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All peppers like Chili, Italian and Bell peppers, have a compound called luteolin, which can help reduce inflammation in the brain and help protect your vision. This is important for reducing the risks for brain cancer and Alzheimer’s.  A study done on mice showed that it also helped to improve their memory.4
Vitamin C

Bell Peppers

These peppers along with the others have antibacterial qualities to it. It can kill the natural bacteria in your gut, as well as yeasts and molds so peppers may help fight off infections in your intestinal lining.5,6

The superstar in peppers is a compound called capsaicin. Capsaicin killed cancer cells in lab studies when they came in contact with each other.7

Cooking and Vitamin C

Red peppers can also help lower cholesterol and blood lipid (fat) levels.6 They also work well with Chickpeas (Garbanzo Beans) to help unlock some of its iron content. They are also high in Vitamin C so cooking it for too long will leech the vitamins out and also cause the vitamin C to start breaking down. It’s best to eat peppers raw and if possible organic because we eat the outer layer where most pesticide residues are.

Peppers have about twice the amount of vitamin C than Oranges and only about 1/3 of the calories. They’re also a good source of calcium, potassium and iron.1,2 Studies show that they can help reduce the risk of prostate cancer.1 Of all the bell peppers, red bell peppers seem to have a more antioxidants in them than the green peppers.
Ghost Chili

Ghost Chili / Ghost Pepper

This type of chili pepper is perhaps the spiciest thing on the planet. It is virtually neck and neck with Scorpion chili pepper for the title of hottest food on earth.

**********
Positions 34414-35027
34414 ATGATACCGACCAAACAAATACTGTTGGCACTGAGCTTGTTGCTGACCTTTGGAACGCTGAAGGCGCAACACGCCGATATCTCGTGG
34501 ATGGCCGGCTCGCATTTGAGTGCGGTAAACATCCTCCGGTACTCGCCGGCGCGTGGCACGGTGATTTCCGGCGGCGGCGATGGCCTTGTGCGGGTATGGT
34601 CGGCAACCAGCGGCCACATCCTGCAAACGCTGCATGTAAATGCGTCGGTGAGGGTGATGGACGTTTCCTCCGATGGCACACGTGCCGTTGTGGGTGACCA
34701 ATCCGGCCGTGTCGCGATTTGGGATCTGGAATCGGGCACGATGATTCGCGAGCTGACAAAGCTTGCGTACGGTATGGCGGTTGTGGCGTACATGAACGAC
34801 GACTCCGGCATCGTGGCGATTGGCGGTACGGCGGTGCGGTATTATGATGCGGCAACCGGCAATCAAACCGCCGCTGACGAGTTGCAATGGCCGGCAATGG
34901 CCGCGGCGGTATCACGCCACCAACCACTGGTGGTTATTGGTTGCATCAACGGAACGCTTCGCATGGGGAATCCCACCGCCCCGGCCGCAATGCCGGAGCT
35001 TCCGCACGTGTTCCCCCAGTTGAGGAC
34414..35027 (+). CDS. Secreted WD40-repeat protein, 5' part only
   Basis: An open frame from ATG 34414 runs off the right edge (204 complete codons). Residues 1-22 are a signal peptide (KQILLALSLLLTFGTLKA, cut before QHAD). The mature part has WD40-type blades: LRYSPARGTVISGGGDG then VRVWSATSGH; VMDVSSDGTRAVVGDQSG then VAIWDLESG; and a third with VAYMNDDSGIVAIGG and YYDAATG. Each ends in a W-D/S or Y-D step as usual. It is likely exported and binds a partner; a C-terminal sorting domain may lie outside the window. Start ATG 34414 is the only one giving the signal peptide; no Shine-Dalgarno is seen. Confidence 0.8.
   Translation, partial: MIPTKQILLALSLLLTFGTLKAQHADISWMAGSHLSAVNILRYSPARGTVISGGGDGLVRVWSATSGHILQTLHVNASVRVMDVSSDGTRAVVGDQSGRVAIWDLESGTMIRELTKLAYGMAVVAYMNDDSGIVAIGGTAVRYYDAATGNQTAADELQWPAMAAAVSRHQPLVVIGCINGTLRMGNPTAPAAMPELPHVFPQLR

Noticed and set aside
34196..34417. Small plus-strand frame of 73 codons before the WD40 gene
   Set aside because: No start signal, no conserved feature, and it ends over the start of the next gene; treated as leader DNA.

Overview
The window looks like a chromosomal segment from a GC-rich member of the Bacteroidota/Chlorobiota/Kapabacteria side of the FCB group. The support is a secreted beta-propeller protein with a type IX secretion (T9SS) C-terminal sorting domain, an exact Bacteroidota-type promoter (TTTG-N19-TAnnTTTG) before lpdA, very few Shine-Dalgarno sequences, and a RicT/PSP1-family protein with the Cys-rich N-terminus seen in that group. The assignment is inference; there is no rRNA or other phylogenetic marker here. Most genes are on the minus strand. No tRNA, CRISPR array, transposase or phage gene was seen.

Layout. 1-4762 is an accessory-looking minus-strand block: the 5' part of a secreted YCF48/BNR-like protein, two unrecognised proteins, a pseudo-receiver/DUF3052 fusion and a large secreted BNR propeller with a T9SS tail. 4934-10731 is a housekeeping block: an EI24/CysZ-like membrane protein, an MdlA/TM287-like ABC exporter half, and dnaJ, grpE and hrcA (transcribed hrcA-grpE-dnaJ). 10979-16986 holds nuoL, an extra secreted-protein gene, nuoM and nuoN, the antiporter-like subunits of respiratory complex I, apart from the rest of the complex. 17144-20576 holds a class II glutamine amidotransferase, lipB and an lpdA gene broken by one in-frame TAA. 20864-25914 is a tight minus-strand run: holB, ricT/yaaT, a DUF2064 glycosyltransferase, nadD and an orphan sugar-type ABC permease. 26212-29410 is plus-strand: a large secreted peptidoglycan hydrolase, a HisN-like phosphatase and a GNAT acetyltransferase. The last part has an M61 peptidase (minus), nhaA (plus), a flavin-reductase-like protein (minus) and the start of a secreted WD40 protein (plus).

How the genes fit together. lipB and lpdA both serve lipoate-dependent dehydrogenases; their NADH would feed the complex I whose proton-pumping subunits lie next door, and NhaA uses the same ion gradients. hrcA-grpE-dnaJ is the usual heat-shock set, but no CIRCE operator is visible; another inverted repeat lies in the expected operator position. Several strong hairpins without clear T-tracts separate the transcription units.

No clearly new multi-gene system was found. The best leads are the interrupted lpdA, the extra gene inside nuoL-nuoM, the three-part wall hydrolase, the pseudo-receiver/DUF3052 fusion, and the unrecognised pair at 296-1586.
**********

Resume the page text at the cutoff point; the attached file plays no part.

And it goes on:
1. Ambrosini G, de Klerk N, Fritschi L, Mackerras D, Musk B. Fruit, vegetable, vitamin A intakes, and prostate cancer risk. Prostate Cancer And Prostatic Diseases [serial online]. 2008;11(1):61-66.
  2. Sun T, Xu Z, Wu C, Janes M, Prinyawiwatkul W, No H. Antioxidant activities of different colored sweet bell peppers (Capsicum annuum L.). Journal Of Food Science [serial online]. March 2007;72(2):S98-S102.
  4. 6 foods that are good for your brain. Slide 5; Carrots. Located at
  5. Wahba N, Ahmed A, Ebraheim Z. Antimicrobial effects of pepper, parsley, and dill and their roles in the microbiological quality enhancement of traditional Egyptian Kareish cheese. Foodborne Pathogens And Disease [serial online]. April 2010;7(4):411-418.
  6. Wu C, Lin J, Yang J, et al. Capsaicin induced cell cycle arrest and apoptosis in human esophagus epidermoid carcinoma CE 81T/VGH cells through the elevation of intracellular reactive oxygen species and Ca2+ productions and caspase-3 activation. Mutation Research [serial online]. October 10, 2006;601(1-2):71-82.
  7. Kuda T, Iwai A, Yano T. Effect of red pepper Capsicum annuum var. conoides and garlic Allium sativum on plasma lipid levels and cecal microflora in mice fed beef tallow. Food And Chemical Toxicology: An International Journal Published For The British Industrial Biological Research Association [serial online]. October 2004;42(10):1695-1700.

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